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Farts Are Jazz To Assholes is a song by Dillinger Four that was recorded and released exclusively on the Short Music For Short People, a compilation album which was put out by Fat Wreck Chords that featured one-hundred-one punk rock bands back in 1999. All though it clocks at a mere thirty-three seconds, which is a little long for a compilation where the song length limit was supposed to be thirty seconds, Farts Are Jazz To Assholes can be looked at in a few respects as the very model of Dillinger Fours unique brand of pop-punk.

At the time this comp came out Dillinger Four was relatively unknown to the ever growing punk rock scene, being a small band from Minneapolis, Minnesota. Midwestern Songs Of The Americas, the bands debut full-length album that was released on Hopeless Records a year earlier in 1998, was a mind-blowing work of post-modern, unconventional pop-punk, that sadly didn't catch on. With it's blend of ultra-low fidelity recording techniques, mix of sampled records galore, and complete lack of songs about girls, it was easy for many to push aside Dillinger Four as a band too focused on drunken politics and moving punk rock to a more artistic level.

However, one man, along with legions in D4's growing fanbase, did not over look the bands abilities: Fat Mike, of NOFX fame. Fat Mike made the call personally, as he did with the other bands, and asked the band to be on the new compilation he was working on. Fat Mike would later make another personal call a few years later when he asked Dillinger Four to join his growing army of bands on his Fat Wreck Chords label, where they would release their third full-length Situationist Comedy.

But back to the song at hand. Farts Are Jazz To Assholes starts over in the same vein as another one of their songs, "Honey, I shit the hot tub.", with just a simple click-click-click-click on the closed hit hat of Monkey Hustle. From there the briefest moment of lo-fi, distorted guitar, ALA Midwestern Songs, is heard before Paddy's turbo-low bass kicks in, along with some proper punk rock drumming.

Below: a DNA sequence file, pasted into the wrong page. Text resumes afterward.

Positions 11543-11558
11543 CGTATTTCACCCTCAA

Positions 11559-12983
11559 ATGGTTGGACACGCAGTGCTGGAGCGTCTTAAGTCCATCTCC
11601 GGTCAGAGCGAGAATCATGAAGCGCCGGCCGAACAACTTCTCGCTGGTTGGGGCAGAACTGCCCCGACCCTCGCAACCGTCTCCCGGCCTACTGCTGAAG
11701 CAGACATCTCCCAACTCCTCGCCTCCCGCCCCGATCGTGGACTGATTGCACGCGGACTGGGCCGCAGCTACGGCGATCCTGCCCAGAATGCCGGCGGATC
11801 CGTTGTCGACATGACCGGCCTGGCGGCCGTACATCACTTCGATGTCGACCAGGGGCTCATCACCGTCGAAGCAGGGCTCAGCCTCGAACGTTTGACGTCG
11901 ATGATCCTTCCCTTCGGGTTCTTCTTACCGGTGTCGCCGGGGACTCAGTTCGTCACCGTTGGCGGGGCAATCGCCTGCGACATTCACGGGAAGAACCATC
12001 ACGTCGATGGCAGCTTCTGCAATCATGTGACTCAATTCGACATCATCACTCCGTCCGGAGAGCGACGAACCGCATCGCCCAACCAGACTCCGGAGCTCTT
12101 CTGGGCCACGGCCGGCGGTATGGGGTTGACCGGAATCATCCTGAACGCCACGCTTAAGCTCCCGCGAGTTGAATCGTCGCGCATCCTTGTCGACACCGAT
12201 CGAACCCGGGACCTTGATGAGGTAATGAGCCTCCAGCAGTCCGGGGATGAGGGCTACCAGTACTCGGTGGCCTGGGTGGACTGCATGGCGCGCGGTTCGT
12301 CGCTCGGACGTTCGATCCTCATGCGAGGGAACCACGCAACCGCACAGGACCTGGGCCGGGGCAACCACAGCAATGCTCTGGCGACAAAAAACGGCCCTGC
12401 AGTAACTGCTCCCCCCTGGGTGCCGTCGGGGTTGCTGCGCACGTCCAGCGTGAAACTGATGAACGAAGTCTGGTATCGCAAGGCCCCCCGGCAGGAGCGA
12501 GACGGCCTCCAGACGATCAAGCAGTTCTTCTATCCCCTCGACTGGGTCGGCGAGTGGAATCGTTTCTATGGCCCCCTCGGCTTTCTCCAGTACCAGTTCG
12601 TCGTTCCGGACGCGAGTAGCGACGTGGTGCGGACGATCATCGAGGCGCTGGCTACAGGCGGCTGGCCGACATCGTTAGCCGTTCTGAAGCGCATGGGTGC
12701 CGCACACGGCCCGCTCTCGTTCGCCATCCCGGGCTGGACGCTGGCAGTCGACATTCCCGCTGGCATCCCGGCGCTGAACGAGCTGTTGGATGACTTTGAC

Erik Funk, the most soprano sounding of the group, begins to lay down his vocal track. Back during this time in Dillinger Four's career it seemed like Paddy and Billy were doing most of the vocals, with their lower, raspier sounding voices. It wasn't until Versus God that Erik really started taking over the wheel for the speeding lyrical car. In this way, Farts Are Jazz To Assholes could almost be looked as a foreshadowing of things to come, but to say that would be over analyzing.

After what could be considered the verse of the song the band goes into what could be considered the bridge. As usual they kick it down a notch and become a little bit more tame, which is a very characteristic thing of the band. If you didn't suspect a powerful, melodic chorus coming up then you just don't know this band, because they're about to hit you with it. During this aforementioned chorus we do get to see, or rather hear, a little bit of good ol' Billy belting out his part, which is a refreshing break from Erik voices, as it can get a little annoying after a while. A reprisal of Midwestern Songs feedback, screeching guitar beeps brings the end to Jazz Are Farts To Assholes, and Spread takes on the comp from there.

The sound is right on as far as Dillinger Four goes, giving an excellent portrayal of their musical standards, but one thing is lacking, and that's in the literary department of things. Farts Are Jazz To Assholes keeps with the typical, absurd, St. Patrick christened song title, but it lacks the overly political lyrics that nearly all Dillinger Four songs sport. Perhaps in order to keep people interested they didn't throw down all of their archaic ideology into this opus. See, look...

I kind of feel I've lost the words and the reasons,
I sit at home, drinking by myself,
I get a headache from the things I believe in,
The simple truths can be so absolute.

I'll take my chances on the morning paper,
A little bit of twitching and a workout maybe.

I've got nothing to say, it's not the first time,
I don't care, so do your worst cuz,
I've got nothing to say, got nothing to say.

Sources:

http://www.angelfire.com/mn/dillingerfour
Short Music For Short People booklet

Lyrics included legally through the 33% rule.

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